Starring: Natalie Dormer, Taylor Kinney, Eoin Macken
Director: Jason Zada
In Japan, there is a vast forest covering the base of the famous Mount Fuji. Part of that impenetrable green is called Aokigahara, which means Sea Of Trees, and is a site where large numbers of Japanese go to commit suicide, with figures speculated to be up to 100 deaths per year, with the density of growth meaning bodies are often never found. In Japanese culture, killing yourself is more of an acceptable option than it is in the West, historically being considered a way of taking responsibility for problems rather than seen as a way out.
Documentaries on the phenomenon have captured Western imagination recently, with a few films based on the site and and what happens there, and one of the more succesful, from a storytelling perspective is this years chiller, The Forest.
Natalie Dormer, of Game of Thrones fame, plays two sisters, twins Sarah and Jess, whose parents died when they were 6 years old. The two are identical and very close, so when Jess goes missing from a teaching job in Japan, Sarah knows something is wrong and feels a call to go find her sister. But Jess was last seen entering the Suicide Forest, and authorities are treating her sisters absence as a suicide. Sarah knows her sister isn’t dead, and enlists the help of an American journalist and a local ranger to help her enter the forest and search.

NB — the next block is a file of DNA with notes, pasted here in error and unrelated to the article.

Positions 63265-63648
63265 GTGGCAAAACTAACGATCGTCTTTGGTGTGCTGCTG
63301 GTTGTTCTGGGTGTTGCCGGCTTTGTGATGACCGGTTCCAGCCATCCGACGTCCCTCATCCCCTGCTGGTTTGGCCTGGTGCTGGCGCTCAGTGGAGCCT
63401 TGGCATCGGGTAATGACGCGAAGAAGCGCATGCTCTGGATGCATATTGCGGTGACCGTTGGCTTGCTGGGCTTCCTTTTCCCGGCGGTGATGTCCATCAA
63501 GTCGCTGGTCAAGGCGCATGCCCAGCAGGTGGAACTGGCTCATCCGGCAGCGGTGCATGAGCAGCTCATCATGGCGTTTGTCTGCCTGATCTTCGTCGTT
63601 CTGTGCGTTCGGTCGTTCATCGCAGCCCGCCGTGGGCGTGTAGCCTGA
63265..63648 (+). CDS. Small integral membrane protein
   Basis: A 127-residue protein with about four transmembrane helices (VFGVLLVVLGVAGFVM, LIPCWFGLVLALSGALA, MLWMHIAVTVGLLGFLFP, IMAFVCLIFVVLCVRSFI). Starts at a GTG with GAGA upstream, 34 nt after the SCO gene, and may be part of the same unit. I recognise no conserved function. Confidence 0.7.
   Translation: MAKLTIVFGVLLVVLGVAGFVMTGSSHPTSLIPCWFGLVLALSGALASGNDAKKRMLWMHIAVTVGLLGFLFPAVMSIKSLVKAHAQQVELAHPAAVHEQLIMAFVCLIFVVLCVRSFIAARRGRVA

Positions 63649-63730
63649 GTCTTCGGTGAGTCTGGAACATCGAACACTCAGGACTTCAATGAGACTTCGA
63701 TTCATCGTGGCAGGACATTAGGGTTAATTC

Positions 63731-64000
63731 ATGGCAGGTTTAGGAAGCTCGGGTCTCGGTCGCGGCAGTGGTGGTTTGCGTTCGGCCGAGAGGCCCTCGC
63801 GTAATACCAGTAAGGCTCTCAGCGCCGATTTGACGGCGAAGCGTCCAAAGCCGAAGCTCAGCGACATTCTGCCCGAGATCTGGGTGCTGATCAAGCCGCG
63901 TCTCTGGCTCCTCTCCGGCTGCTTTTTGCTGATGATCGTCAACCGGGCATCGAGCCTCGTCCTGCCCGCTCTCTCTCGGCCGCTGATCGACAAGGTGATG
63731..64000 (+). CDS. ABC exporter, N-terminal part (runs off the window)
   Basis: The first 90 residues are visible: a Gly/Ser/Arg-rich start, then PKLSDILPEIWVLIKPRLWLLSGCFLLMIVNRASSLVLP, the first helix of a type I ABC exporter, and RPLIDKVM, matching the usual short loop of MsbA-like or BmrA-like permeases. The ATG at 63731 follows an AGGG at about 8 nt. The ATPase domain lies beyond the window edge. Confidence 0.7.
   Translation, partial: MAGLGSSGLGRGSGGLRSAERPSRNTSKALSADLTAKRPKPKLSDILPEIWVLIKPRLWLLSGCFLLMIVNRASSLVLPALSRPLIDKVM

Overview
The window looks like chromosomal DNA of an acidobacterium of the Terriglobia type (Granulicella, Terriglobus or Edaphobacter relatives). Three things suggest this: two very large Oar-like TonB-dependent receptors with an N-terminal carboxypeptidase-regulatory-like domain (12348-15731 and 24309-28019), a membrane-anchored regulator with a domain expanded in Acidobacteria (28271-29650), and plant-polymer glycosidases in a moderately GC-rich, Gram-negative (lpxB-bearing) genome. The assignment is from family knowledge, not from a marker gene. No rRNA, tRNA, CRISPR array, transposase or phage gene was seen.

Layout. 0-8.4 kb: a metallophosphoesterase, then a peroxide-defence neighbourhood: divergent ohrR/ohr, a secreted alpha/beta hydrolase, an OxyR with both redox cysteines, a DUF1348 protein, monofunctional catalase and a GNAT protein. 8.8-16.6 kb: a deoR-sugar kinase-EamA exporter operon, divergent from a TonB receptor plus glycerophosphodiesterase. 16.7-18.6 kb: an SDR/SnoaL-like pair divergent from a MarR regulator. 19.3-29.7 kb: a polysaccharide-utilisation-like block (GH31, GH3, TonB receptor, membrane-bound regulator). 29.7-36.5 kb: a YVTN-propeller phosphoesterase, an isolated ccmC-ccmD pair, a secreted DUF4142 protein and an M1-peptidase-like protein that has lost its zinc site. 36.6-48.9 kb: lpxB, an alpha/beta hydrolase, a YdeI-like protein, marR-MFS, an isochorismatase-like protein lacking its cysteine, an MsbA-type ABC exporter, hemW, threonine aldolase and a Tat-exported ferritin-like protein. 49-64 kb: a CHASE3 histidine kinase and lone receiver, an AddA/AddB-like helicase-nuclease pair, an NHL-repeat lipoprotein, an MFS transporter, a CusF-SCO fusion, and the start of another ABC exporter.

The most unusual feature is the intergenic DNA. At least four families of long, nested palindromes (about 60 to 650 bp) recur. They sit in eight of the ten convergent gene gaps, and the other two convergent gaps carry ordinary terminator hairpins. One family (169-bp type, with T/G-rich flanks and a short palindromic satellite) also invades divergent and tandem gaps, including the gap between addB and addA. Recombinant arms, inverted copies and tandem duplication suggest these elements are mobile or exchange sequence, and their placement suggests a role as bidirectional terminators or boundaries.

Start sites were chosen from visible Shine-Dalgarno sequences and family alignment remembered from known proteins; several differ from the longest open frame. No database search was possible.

As you can imagine, the forest is full of strange sounds and whispers, and although beautiful, leaving the path can mean being lost. But the locals all also believe that the spirits in the forest are not restful, and will play tricks with your mind. Because of this, you never really know what’s real and what isn’t. Aiden, the journalist (Kinney), is incredible, sometimes appearing like a friendly, outdoorsy guy, other times he has incredible hints of menace and darkness. Is he part of the forest? Does he know what happened to Jess? Or is he just a good guy who can see that Sarah needs help?
The whole film plays out like this, with incredibly creepy moments scattered throughout, and nothing really feeling quite right, til you’re not sure what’s real and what’s not. The visuals are really stunning, and the whole film feels very eery. Perhaps the special effects are sometimes not super scary, but the film will make you jump and put you on edge. It’s a scary film, more because of the way it messes with you and the excellent performances than relying solely on gruesome imagery, though it does make good use of that too.
See It If: you’ve watched too many lame horror movies lately, this one is one of the best I’ve seen this year.
2 thoughts on “The Forest (2016)”
Ha ha! I didn’t even notice the date! No, it’s not. Certainly not making jokes about the Japanese suicide forest.
Is this rerview April 1st-related? 😀
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